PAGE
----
Question: Last week, I went in for an interview with a new company that just opened up in our city. They are hiring thousands of people and I really want to work there.

My interview went really well and my new boss even showed me around the place. He introduced me to a bunch of people and had me get a badge. I got a verbal offer from him. He said someone from HR would be sending me my offer by email and would have some paperwork for me to complete.

He knew I was working somewhere else and asked that I resign from my job so that I could start to work immediately. The next day, I went into my part-time job and resigned. I was really happy to leave because I did not like the job.

It has been almost a week since I had my interview and I have not heard anything. This last weekend had a holiday. I called the HR person and the message on her phone said she was on vacation last week and her mailbox was full. I called back the next day and was able to leave a message. I have called and left messages with my new boss and the HR recruiter who helped me get the interview.

The only person I have talked to is the HR recruiter and he was surprised that I had not started working.

My husband wants me to go down to the HR department and find out what is happening. He is worried that I will not get an offer, but I told him that my boss did make the offer in front of three people. What should I do?

Answer: You have a lot going on. Let’s dissect what’s happened, what you should have done differently and what to do going forward.

When you interviewed with your new boss and received the verbal offer – remember it is a verbal offer and the proof of employment is when you get it in writing. Just because there were other people present, and let’s be honest, those are employees who work for the company – do you think they are going to testify on your behalf?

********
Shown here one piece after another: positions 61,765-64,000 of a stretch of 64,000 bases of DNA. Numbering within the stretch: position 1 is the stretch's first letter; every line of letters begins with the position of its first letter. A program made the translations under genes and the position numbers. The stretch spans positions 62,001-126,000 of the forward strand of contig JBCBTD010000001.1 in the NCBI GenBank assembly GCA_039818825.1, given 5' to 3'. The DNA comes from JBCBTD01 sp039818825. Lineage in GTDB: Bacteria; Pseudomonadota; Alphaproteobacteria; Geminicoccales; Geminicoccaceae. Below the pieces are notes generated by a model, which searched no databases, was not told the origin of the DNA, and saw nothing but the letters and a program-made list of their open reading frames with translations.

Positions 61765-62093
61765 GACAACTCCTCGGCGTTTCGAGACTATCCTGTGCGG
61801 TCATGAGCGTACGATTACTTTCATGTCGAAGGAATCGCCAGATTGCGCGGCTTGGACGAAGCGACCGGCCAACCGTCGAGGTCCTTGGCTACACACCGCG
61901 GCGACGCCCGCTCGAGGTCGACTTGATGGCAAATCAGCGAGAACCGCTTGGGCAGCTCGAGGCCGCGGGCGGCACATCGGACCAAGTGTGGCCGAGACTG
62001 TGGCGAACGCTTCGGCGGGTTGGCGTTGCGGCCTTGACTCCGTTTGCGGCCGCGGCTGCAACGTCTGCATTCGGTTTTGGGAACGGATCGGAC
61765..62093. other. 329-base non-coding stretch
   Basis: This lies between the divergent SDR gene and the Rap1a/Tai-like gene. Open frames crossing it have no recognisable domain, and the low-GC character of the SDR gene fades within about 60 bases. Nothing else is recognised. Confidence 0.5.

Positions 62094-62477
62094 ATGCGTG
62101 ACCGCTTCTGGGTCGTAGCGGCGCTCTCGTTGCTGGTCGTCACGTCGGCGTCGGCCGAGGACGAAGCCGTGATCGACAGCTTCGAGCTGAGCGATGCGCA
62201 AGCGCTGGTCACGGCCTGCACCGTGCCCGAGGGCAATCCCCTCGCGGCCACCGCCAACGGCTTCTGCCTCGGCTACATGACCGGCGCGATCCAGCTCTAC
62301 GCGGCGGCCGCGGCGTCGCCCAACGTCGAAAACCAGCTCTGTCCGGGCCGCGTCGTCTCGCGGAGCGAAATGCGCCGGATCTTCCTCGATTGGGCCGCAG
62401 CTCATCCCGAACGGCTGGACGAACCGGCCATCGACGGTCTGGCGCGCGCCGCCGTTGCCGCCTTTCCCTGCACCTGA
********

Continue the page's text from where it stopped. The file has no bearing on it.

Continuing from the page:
I know that some people think a verbal agreement is enforceable, however the fact is you may have a few more hurdles before starting work. For example, the paperwork that HR has to complete with you may include successfully passing a background check, reference check, drug testing and other things before putting the offer in writing.

The delayed response from HR is likely due to two things:

  1. HR is overwhelmed with the hiring process and you have not made it to the top of the list (especially if someone is coming off a week of vacation)
  2. HR is conducting your background and reference checks

Marching down to the HR department unannounced is not recommended. It is unlikely the person you need to see is available and she will not appreciate being caught off guard or ill prepared to respond to your questions.

There is a fine line between being a pest and being assertive. Calling everyone in the organization will make you a pest. Figure out who is best able to cut through the red tape and move your employment process along.

At the end of the week, if you have not heard back from the company, I would call the HR recruiter again since that is the person who sponsored you throughout the interview process. Ask him to follow-up on the status of employment and when he can get back to you with an update.

The fact that your boss asked you to resign last week from your other job was premature. To protect your interests and to move the hiring process along, I would suggest the following response:

I will be happy to resign from my current job after I receive a written offer and it is accepted.

For some reason, if the company fails to go through with an offer, the fact that you resigned from your other job is not their fault. Ultimately, you had the choice of when to resign.

Finally, show a little patience, it will go a long way when you eventually become an employee.